James Knowles suggests
I currently think of him as a French Canadian voyageur who became intrigued by the southerly waters and paddled his canoe down from Lake Champlain, down the Hudson River to its mouth and then making an unfortunate turn down what is now the East River. He became embroiled in the confluence of water flows as the East River meets the influx from Long Island Sound. He was dumped into the waters along with his eight Indian paddlers and an old friend named Murray. Everything lost, wet and bedraggled, they made land about where the United Nations stands so monarchically today.
I refer to him as Roger with a French accent.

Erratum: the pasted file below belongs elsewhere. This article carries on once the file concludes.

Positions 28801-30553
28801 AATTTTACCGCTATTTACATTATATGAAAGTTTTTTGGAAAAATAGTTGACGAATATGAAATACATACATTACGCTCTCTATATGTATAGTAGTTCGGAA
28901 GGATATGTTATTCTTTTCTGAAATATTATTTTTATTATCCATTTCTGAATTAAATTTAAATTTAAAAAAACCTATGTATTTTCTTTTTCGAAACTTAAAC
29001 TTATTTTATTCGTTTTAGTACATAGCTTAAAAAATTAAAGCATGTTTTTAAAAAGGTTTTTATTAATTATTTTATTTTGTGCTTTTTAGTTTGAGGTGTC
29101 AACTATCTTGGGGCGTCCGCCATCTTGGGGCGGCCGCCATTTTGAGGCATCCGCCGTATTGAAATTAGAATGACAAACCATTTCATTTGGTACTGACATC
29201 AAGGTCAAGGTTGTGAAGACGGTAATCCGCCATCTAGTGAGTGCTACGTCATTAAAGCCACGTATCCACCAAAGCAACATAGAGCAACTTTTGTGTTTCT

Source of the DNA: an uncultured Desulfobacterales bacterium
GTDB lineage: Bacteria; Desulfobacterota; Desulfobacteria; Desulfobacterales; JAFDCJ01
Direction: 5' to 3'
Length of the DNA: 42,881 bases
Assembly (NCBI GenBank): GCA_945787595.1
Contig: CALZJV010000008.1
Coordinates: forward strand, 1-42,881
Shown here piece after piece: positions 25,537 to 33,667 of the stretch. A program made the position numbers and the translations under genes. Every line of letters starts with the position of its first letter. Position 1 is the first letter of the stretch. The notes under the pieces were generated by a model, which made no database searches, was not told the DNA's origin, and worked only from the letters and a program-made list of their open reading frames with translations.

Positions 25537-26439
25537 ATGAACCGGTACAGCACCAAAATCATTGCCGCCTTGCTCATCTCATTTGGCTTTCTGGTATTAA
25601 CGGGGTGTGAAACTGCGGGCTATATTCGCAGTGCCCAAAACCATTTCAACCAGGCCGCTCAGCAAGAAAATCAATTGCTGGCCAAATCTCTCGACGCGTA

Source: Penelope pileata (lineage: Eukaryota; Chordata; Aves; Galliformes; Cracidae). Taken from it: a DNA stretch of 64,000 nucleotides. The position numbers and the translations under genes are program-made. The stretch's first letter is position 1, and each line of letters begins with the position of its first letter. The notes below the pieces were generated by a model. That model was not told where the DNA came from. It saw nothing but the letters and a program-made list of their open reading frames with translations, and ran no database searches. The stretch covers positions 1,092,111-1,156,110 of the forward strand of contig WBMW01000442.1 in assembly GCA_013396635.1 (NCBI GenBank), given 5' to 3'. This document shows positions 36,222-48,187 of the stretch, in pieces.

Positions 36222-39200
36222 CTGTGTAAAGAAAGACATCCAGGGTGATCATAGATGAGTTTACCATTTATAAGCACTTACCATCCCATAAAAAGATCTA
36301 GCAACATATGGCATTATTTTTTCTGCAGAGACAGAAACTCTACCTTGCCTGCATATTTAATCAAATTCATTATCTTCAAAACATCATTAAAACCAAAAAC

Perhaps his name was derived from the marriage of a Roger and a Smith, and originally Roger-Smith was a woman. The product of a French and English love affair on an island up in the great St. Lawrence River, the highway to the American Heartland. Her father Adolfe Roger would have married Jane Smith in 1668. Their daughter, the original Roger-Smith, was named Lily and bore a marvelous but intenerate adventurer and the son was therefore named after his mother. Jean Roger-Smith anglicized his name to John after the East River Debacle around the turn of the century (ca.1701).